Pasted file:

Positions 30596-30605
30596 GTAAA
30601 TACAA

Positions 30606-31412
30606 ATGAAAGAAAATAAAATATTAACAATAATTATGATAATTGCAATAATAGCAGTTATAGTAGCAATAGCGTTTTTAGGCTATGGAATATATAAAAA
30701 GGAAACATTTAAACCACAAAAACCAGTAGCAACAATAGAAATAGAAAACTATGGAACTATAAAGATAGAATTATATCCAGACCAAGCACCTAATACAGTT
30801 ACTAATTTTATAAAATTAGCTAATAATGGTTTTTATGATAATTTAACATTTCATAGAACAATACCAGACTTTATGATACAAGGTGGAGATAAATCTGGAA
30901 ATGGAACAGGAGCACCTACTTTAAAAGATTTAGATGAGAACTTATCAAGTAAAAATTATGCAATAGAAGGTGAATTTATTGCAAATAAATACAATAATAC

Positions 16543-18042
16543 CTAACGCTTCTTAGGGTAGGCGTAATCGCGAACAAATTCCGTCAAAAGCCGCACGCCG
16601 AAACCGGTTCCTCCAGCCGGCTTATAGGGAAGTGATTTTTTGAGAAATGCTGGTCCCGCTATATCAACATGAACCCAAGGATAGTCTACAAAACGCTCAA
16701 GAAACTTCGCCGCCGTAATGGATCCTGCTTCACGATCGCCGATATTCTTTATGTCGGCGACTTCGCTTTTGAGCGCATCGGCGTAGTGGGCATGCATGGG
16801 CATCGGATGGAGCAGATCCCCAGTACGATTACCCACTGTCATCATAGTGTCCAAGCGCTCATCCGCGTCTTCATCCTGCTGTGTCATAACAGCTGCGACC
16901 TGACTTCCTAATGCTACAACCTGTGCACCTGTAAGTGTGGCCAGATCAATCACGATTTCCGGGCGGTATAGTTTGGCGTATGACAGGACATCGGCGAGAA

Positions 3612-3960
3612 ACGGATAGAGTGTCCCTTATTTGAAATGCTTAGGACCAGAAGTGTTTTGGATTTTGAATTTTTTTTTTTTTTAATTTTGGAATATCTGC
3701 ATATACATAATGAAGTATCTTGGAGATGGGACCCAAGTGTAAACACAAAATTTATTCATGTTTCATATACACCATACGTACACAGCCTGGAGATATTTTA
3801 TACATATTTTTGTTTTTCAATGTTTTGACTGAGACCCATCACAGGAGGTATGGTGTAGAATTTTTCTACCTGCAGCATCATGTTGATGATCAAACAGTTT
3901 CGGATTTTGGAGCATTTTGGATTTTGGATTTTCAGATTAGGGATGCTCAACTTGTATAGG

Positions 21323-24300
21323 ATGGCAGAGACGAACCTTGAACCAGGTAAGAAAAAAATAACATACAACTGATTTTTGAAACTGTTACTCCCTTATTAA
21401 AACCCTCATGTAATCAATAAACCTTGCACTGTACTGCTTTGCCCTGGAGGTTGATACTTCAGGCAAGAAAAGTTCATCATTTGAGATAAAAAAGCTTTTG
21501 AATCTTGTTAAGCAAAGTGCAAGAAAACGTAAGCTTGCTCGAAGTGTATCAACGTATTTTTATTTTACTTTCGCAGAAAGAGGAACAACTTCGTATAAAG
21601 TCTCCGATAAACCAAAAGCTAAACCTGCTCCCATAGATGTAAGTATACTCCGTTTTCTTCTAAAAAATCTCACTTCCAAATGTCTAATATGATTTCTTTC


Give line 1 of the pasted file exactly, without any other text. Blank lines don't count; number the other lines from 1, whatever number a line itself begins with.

Positions 30596-30605